‘For generations unborn’: Fifth annual MLK breakfast hosts Freedom Rider Diane Nash

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Sylvester “Sunshine” Lee played traditional African-style drum rhythms as people strolled into the Wool Ballrooms to take part in the Dr. Martin Luther King Jr. Memorial Tribute at 8:30 a.m.  Those that arrived were welcome to enjoy a breakfast buffet as they enjoyed each other’s company and Lee’s music; however, most attendants of the tribute were anxiously anticipating the keynote speaker, Diane Nash.

The tribute was hosted by Michael P. McMillan.  McMillan presides over the Urban League of Metropolitan St. Louis, Inc.  The event provides a time to honor those who have contributed greatly to their communities in the spirit of MLK, and those honored during the ceremony included Dr. Tiffany Anderson, the Rev. Starsky Wilson, Dr. Celerstine [CQ] Johnson, and the Centene Corp.

Anderson, a superintendent of schools in the Jennings School District, was honored for her contributions to impoverished districts and turning them around for the better.  She helped lead University Academy, a charter school to become one of the best performing in the country, and has taken her current district from an unaccredited status to exceeding accreditation benchmarks.

Wilson was appointed by Gov. Nixon to co-chair the Ferguson Commission in the wake of the protests that followed the death of Michael Brown.  He is also the president of the Deaconess Foundation and the pastor of Saint John’s Church, which has invested more than $75 million to the St. Louis region.

Dr. Johnson worked for 30 years as a promoter for diversity at SLU and was the founder of SLU’s Black Alumni Association after the completion of her doctorate there.

Centene Corp. was honored for their investments to the St. Louis community.

After the awards were handed out, Nash took the stage to talk about her time walking “in the light of creative altruism.”  Nash, a civil rights leader who worked alongside MLK and founded the Student Nonviolent Coordinating Committee, first explained how she was going to attempt to speak on behalf of those whose voices have not been heard.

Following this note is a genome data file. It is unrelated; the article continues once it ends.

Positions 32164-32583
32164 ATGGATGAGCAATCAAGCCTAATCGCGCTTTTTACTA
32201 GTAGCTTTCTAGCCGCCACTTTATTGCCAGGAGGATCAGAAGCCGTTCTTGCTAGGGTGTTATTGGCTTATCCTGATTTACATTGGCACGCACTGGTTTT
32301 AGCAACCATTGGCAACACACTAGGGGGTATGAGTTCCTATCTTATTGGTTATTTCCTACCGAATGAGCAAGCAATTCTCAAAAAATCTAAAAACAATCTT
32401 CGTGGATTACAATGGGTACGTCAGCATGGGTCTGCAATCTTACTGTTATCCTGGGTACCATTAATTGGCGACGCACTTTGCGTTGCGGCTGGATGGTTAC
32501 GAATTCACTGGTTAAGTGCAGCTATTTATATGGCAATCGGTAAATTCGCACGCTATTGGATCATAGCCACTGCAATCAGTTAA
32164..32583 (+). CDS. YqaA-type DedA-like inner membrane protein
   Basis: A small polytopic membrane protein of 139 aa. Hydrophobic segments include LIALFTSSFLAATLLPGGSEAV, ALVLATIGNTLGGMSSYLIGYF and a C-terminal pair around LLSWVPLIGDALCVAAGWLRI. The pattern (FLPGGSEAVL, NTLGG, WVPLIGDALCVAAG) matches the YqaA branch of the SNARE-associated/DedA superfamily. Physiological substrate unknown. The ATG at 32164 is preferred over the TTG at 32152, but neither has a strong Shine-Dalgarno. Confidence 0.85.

She spoke of the strategies used by the activists during the sit-ins at segregated lunch counters and their use of “Agapic Energy,” a term she admits she made up.  Nash characterizes agapic energy as the way to “wage war with love instead of hate.”  She stressed that agapic energy is focused around the killing of an attitude instead of a person because the issues the activists faced were not people, but unjust systems.

Throughout the civil rights movement, Nash said there were many who did not believe that any of the actions being taken would ever work.  She spoke of multiple communities where the black citizens doubted that their neighbors would ever stick together long enough to bring about change.

Nash spoke highly of the young activists she sees today, protesting against a system of oppression and admonished those that did not wish to get involved in the cause of justice.  She called out elected officials for their lack of properly representing their constituents and encouraged young activists by saying “you’re not going to do worse than they have!”

Nash’s parting words were what she said both she and her fellow activists would remind themselves of when they found themselves thrown in jail, subjected to violence, or just facing a stubborn individual.  She recalled: “What we’re doing is important.  What we’re doing is for generations unborn.”